Please post technical questions on the forum, not by personal message. Thanks!

More info:
http://www.gammon.com.au/electronics

Tom Carpenter

Well, I have managed to get an optiboot bootloader to compile for the Atmega162. Just waiting for a chip to arrive to test it on.

Tom.
~Tom~

Tom Carpenter

I have a chip now and am trying to get it to work, but have so far been unsuccessful.

I have tried to adapt the Makefile, optiboot.c, and boot.h files to suit the 162, and can get it to compile to hex.
I can then upload the hex file using another arduino as an isp fine.

However each time I try to upload a sketch to the Atmega162, I just get that it is not in sync, and it would appear that the chip is not comunicating.
Furthermore, the LED I have connected to what I have called Pin 13 doesn't seem to behave correctly. Initially it just wouldn't turn on at all. Based on the datasheet, I couldn't find any reference to the ability to toggle an output by writing 1 to PINxn, whereas in the 328 datasheet it is mentioned. As such I have changed any reference of it to:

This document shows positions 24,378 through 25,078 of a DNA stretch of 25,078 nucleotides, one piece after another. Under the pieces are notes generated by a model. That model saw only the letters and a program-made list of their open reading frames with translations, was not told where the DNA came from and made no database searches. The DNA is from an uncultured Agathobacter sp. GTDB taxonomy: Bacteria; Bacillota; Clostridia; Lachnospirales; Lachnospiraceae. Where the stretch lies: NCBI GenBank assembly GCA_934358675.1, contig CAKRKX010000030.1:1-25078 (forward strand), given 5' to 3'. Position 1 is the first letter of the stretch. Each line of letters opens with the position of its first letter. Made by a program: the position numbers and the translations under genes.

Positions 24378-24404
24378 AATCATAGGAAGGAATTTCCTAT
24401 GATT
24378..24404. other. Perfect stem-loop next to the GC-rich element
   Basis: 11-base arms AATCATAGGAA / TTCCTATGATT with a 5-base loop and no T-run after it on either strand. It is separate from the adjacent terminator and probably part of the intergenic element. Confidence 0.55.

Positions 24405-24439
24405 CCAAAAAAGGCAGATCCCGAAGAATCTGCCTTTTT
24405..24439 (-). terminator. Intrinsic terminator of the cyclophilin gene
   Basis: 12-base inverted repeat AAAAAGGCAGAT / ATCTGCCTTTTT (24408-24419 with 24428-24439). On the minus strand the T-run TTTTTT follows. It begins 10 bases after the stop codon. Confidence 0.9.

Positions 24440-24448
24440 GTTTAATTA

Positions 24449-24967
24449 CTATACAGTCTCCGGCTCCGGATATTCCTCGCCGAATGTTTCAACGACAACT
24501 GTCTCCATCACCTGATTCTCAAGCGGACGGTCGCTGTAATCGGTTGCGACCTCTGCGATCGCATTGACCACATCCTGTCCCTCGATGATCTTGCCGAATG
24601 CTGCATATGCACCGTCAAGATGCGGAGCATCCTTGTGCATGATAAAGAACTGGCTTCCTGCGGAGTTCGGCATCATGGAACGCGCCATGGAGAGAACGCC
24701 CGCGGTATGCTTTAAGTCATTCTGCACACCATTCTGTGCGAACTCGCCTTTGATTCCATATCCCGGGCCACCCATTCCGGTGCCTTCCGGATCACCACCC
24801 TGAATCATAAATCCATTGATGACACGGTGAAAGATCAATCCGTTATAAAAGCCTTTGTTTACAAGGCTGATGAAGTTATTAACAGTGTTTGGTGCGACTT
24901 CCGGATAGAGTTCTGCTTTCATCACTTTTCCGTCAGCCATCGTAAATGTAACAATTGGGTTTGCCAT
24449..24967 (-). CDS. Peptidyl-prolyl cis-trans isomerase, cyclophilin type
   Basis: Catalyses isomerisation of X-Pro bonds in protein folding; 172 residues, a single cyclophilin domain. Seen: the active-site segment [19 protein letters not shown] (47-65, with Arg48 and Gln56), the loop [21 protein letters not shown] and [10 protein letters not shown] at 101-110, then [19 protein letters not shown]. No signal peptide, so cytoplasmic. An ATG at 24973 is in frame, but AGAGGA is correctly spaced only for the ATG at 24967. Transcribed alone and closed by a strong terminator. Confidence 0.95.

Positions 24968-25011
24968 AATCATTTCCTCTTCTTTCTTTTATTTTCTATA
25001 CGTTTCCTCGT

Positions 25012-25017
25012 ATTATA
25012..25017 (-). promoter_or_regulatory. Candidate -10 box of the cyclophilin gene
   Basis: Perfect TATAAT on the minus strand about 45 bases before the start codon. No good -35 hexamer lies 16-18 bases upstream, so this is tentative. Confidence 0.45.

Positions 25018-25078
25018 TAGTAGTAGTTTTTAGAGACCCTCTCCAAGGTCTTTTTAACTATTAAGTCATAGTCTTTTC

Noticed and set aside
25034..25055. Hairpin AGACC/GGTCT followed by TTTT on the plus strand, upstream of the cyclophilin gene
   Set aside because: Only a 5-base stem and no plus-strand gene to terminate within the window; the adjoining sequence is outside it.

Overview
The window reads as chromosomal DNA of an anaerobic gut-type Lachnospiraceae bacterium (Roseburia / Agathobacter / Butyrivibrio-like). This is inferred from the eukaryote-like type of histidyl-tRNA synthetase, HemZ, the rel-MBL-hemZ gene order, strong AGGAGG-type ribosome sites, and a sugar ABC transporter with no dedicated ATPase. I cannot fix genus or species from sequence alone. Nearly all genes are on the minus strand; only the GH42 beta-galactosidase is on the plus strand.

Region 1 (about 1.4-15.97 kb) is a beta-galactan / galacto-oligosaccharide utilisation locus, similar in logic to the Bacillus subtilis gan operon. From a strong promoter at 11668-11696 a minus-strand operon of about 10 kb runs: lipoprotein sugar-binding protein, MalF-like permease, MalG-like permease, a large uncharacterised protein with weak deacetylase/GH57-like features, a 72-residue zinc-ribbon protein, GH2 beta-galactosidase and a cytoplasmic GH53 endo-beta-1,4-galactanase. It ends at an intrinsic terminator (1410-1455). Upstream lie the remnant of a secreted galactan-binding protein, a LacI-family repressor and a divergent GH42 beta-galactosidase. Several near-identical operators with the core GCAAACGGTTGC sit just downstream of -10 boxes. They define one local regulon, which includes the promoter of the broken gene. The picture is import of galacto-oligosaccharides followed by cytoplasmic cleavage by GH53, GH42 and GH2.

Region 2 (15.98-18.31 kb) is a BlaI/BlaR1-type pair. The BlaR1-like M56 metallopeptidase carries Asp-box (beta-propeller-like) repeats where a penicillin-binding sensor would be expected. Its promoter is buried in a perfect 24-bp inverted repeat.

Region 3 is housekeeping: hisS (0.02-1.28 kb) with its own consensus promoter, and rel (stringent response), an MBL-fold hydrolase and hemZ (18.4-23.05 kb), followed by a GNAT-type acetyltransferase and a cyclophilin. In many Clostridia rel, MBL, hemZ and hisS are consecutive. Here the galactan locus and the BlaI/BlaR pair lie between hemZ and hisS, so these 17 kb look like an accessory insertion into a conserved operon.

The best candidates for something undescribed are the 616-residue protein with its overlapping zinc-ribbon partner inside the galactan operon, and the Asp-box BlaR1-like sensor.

Code: [Select]

#if defined(__AVR_ATmega162__) || defined(__AVR_ATmega8__)
 LED_PORT ^= _BV(LED);
#else
 LED_PIN |= _BV(LED);
#endif

which I believe will do the job. However this doesn't appear to work. Sometimes when I try to program the LED comes on very dimly and nothing after that. Other times it blinks once. Some times it doesn't do anything until Arduino closes the COM port, and then it blinks once.

The next change is that the Atmega162 doesn't have an MCUSR register, but the 4 bits in it are contained as the least significant 4 bits in the MCUCSR register, so I believe this change should be appropriate
Code: [Select]

#ifdef __AVR_ATmega162__
 ch = MCUCSR;
 ch &= 0x0F;
 MCUCSR &= 0xF0;
#else
 ch = MCUSR;
 MCUSR = 0;
#endif
 if (!(ch & _BV(EXTRF))) appStart();


The Watchdog timer register has a different name, so I have changed that. Similarly the timers have different registers, so I have updated those with #if define()'s.

I am not entirely sure what I have missed, so if anyone could help point me in the right direction that would be great. I am happy to provide more info if needed.

Tom

p.s. quick thought, could it be something to do with the wrong register numbers in the inline assembler bits?

optiboot.c:
http://www.railways-in-miniature.co.uk/electronics/FileDump/optiboot/optiboot.c

boot.h:
http://www.railways-in-miniature.co.uk/electronics/FileDump/optiboot/boot.h

lines added to Makefile
Code: [Select]

atmega162: TARGET = atmega162
atmega162: MCU_TARGET = atmega162
atmega162: CFLAGS += '-DLED_START_FLASHES=3' '-DBAUD_RATE=115200'
atmega162: AVR_FREQ = 16000000L
atmega162: $(PROGRAM)_atmega162.hex
atmega162: $(PROGRAM)_atmega162.lst